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hCentive executive will be speaking on private exchange requirements in this retail centric marketplace world.

RESTON, VA – November 18, 2013: hCentive, the leader in ACA health insurance exchange technology, announced today one of its executives, Rajeev Mudumba, will be speaking during AHIP Operations and Technology Forum being held from November 18 through 20,, 2013 in Chicago, Illinois.

Rajeev Mudumba, VP of Products at hCentive, will speak on Wednesday, November 20 from 7:30 to 8:30 a.m.. His topic “Private Exchanges in a Retail-Centric Marketplaces World” will provide attendees with insights on how to set private exchange strategy in these changing times.

While much attention has focused on the Federally Facilitated Marketplace (FFM) and state-based exchanges, larger growth will come from private exchanges. Research studies have predicted that up to 40 million people will enroll in private exchanges by 2018. It is time to determine your strategy. This session will serve as a roadmap on what your private exchange needs should be to succeed in this new world of health marketplaces. Our speaker will provide insight on how you can formulate a multi-market strategy and which ancillary services options should be included.

AHIP Operations and Technology Forum focuses on bringing health plan leaders and other stakeholders together to discuss the operational and technical needs facing plans as the new health insurance marketplace evolves.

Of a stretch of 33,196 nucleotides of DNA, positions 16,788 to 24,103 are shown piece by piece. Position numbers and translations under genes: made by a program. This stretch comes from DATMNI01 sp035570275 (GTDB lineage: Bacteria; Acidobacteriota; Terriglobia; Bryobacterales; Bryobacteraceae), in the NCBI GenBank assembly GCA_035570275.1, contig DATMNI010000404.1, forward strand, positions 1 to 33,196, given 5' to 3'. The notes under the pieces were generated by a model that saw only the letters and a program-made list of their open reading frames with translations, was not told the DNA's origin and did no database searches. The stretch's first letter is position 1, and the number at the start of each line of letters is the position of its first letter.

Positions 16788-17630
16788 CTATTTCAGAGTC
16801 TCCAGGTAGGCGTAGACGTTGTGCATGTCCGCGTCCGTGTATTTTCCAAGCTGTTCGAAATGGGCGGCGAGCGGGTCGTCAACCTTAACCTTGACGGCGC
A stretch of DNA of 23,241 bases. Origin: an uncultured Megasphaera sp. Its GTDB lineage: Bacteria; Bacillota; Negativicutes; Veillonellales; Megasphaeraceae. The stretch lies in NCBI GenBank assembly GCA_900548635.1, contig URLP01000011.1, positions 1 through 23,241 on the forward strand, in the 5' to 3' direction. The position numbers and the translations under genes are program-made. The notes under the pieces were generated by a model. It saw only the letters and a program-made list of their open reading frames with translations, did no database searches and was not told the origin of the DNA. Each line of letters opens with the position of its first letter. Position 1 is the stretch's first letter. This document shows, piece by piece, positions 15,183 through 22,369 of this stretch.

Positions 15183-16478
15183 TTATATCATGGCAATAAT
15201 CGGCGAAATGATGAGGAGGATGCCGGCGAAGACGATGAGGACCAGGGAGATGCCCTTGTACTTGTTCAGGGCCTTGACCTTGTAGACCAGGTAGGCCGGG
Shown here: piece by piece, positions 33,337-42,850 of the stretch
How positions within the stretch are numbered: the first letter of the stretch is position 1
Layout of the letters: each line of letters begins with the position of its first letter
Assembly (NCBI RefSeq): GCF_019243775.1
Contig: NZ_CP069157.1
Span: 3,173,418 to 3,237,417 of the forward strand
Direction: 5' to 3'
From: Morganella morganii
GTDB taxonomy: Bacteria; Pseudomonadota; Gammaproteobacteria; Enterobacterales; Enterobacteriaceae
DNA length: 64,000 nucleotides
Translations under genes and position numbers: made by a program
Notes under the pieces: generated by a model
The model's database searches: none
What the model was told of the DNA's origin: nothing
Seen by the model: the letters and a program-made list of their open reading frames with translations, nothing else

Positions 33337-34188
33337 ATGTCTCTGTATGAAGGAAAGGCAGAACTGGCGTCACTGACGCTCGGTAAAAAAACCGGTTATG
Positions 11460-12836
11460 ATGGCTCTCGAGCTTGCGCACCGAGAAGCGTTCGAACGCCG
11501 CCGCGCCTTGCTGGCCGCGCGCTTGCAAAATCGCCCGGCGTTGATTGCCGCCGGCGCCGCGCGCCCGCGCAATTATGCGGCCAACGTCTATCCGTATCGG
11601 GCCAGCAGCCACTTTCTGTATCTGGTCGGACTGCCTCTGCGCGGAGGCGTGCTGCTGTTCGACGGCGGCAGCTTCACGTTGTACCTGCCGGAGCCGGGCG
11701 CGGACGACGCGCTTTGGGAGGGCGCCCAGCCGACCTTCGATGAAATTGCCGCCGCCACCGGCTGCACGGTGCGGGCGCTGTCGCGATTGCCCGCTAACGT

“Some people thought that the Oct. 1 launch would be the hard part but what we are finding is that the challenges facing our clients continue to increase. Our presentation focuses on helping organizations be successful with their private exchange strategy, ” said Manoj Agarwala, President & Chief Operating Officer of hCentive. “We are very pleased to be speaking and exhibiting at AHIP Operations & Technology Forum and encourage attendees to attend our session.”

 

About hCentive:
hCentive is in the business of simplifying the complex world of health insurance. hCentive provides technology solutions for health insurers and state health agencies. These solutions help them reduce cost and administrative complexity, while enhancing relationships with their customers.

hCentive is the first organization to build an exchange solution from the ground-up post the Patient Protection and Affordable Care Act of 2010 (PPACA). hCentive has developed a deep understanding of healthcare reform and has crafted solutions and services that align with federal and state regulations and meet or exceed all industry standards.